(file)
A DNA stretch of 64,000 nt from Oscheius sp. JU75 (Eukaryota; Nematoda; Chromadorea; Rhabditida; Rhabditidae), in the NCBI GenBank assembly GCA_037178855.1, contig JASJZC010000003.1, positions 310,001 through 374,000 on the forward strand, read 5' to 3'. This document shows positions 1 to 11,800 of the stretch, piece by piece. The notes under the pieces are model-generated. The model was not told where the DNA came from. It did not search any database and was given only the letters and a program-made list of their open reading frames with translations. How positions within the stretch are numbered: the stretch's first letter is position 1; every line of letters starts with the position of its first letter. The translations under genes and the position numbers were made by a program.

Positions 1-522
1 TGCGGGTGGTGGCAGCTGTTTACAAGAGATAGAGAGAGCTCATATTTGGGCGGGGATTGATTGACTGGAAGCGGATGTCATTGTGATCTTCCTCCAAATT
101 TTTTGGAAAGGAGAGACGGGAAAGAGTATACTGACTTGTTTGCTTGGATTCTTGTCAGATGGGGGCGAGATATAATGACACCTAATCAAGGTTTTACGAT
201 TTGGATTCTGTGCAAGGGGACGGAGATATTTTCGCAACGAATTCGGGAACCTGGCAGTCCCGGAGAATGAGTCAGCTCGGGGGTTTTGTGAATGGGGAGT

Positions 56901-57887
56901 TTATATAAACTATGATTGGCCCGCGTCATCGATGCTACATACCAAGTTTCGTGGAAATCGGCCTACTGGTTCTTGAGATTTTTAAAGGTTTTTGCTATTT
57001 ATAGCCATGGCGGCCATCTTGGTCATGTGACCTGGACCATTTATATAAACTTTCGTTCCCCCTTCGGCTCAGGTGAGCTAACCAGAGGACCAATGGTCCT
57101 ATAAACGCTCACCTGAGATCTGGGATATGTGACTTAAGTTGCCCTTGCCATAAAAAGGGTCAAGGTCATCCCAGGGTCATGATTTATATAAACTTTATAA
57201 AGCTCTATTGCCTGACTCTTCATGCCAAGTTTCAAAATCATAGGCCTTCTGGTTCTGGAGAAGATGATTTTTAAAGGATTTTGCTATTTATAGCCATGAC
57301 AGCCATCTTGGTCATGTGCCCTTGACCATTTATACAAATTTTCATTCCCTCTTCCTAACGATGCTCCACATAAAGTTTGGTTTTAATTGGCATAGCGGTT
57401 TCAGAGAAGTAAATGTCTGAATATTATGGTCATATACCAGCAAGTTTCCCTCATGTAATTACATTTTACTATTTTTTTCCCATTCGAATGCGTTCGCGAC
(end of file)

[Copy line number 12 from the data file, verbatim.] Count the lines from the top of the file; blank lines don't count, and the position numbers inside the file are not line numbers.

57401 TCAGAGAAGTAAATGTCTGAATATTATGGTCATATACCAGCAAGTTTCCCTCATGTAATTACATTTTACTATTTTTTTCCCATTCGAATGCGTTCGCGAC